• Media Releases

      Mental Health Australia today welcomed the release of the McClure Review of Australia’s Welfare System - A New System for Better Employment and Social Outcomes. “This much awaited report brings welcome attention to some of the systems that support Australians with mental illness,” Mental Health Australia CEO Frank Quinlan said today. “But as Patrick McClure has said before, we cannot consider the welfare system without consideration of the system that provides recovery support.”

    • Media Releases

      Australians living with mental illness, and those who care for them, are resting easier today knowing the community based mental health services they rely on have been provided greater funding certainty. This certainty comes following the announcement by the Assistant Minister for Social Services, the Hon Mitch Fifield, regarding mental health programs supported by the Department of Social Security. “With the welcome, but complex reforms associated with the National Disability Insurance Scheme, and as we await the National Mental Health Commission’s Review of Mental Health Services and Programmes, any certainty that can be provided to people who participate in these programs is a very positive development,” Mental Health Australia CEO Frank Quinlan said today.

    • General

      Perspectives Newsletter - December 2014. What are the experiences of Australians who have attempted suicide? Much of the research into suicide and suicide prevention has focused on expert opinion, quantitative studies, or data from other countries. There is a gap in the literature regarding the exploration of the stories of Australians who attempt suicide and how such lived experience can inform improvements to our suicide prevention efforts.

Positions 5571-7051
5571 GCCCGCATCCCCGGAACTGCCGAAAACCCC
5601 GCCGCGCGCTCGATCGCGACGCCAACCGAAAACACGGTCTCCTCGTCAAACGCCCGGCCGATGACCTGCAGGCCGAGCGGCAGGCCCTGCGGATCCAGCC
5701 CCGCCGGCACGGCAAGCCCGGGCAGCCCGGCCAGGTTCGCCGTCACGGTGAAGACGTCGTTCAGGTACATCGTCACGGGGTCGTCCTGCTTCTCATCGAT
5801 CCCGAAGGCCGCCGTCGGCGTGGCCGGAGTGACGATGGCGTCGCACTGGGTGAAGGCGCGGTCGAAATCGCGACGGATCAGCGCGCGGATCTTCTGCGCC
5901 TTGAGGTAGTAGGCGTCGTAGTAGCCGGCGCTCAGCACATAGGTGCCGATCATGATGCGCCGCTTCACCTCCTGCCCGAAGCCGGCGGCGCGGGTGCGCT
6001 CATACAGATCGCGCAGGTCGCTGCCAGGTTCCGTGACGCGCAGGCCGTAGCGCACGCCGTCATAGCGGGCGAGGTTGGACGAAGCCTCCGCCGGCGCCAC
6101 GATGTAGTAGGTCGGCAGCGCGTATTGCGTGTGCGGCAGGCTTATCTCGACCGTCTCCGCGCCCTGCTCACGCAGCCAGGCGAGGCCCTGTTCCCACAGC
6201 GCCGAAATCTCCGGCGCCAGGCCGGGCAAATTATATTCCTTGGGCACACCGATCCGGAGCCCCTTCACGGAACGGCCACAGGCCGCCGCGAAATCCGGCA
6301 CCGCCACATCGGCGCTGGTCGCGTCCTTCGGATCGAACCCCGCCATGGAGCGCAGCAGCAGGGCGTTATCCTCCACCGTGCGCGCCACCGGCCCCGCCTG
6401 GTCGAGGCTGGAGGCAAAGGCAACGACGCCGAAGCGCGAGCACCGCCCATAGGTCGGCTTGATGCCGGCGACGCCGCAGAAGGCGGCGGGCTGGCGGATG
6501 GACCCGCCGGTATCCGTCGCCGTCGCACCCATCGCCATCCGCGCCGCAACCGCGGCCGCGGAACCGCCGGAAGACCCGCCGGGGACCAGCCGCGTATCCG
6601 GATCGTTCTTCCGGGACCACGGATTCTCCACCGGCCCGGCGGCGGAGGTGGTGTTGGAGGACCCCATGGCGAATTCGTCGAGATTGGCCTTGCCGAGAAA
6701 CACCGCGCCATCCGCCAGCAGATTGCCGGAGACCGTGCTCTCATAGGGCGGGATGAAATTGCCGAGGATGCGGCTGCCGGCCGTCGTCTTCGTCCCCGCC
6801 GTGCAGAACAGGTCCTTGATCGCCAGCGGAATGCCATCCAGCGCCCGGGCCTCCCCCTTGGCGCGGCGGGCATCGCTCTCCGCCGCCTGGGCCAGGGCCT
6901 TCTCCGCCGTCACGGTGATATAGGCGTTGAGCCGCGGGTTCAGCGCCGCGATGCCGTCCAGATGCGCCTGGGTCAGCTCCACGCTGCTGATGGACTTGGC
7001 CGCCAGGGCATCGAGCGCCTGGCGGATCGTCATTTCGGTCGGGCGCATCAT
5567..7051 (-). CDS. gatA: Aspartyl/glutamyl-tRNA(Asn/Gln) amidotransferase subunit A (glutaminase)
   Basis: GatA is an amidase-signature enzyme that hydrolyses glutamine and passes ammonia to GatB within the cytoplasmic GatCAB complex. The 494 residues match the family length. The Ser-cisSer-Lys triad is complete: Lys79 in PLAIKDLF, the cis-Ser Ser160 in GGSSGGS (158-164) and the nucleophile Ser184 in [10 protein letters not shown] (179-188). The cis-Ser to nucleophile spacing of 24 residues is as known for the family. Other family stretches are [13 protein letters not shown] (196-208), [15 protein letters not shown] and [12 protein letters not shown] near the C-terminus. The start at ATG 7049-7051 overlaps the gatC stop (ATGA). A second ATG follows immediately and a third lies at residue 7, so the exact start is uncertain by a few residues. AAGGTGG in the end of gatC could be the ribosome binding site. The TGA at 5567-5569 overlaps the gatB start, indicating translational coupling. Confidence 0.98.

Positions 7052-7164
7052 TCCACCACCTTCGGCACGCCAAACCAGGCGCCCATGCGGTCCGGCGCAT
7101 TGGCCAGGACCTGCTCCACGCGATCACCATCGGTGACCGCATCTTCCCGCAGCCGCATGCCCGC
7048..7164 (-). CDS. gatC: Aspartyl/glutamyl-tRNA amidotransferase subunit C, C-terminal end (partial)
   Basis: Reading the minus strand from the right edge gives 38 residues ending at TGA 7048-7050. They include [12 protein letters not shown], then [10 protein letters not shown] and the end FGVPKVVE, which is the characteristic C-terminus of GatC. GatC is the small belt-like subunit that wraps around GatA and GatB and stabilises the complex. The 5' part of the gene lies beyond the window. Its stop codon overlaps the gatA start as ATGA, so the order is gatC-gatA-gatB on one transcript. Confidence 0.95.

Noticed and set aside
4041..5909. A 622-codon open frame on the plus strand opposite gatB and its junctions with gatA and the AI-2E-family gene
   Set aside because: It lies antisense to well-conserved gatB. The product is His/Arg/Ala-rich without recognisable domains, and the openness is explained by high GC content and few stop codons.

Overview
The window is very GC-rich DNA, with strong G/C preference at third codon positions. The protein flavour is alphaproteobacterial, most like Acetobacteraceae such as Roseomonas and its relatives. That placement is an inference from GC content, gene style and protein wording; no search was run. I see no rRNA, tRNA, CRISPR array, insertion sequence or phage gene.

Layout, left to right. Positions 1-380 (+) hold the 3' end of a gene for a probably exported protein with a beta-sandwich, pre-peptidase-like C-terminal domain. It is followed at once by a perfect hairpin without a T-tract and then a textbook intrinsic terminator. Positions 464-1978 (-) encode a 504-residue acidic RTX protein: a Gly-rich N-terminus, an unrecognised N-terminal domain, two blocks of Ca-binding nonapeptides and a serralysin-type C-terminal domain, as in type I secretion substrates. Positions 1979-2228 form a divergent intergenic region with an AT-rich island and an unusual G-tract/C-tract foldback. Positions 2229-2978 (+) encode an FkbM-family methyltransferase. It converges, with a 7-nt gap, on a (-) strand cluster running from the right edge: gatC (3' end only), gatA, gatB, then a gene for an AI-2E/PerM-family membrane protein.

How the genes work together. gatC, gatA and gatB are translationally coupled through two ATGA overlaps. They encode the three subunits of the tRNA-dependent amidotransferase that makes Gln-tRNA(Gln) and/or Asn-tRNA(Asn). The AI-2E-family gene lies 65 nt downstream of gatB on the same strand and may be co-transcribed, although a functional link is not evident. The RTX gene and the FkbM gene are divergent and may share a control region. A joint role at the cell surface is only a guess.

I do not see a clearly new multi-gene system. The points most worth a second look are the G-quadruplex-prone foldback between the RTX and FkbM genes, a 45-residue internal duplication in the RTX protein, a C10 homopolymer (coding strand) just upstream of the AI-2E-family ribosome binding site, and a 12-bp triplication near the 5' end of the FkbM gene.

• General

      Perspectives Newsletter - December 2014. Many organisations have a growing awareness of the important role that inclusive practice plays in the efficacy of their mental health and suicide prevention initiatives. There is widespread enthusiasm for developing services that can respond deliberately to a diversity of bodies, genders, sexualities, and relationships. In this context, understanding the specific needs of lesbian, gay, bisexual, trans, and intersex (LGBTI) people becomes critical to positive health outcomes.

    • General

      Perspectives Newsletter - December 2014. Greater understanding of the facts about mental health and eating disorders leads not only to a more aware and accepting community, but also improves prevention, early identification and help-seeking. However research indicates that there are generally low levels of mental health literacy in the community in relation to eating disorders. A new video has been released that highlights key facts about eating disorders, dispels misconceptions and encourages help seeking.

    • General

      Perspectives Newsletter - December 2014. NSW has embarked on what Premier, Mike Baird, has called a once-in-a-generation series of mental health system reforms aimed to reduce the state’s over-reliance on crisis care in hospitals and to strengthen community-based support for people who experience mental illness.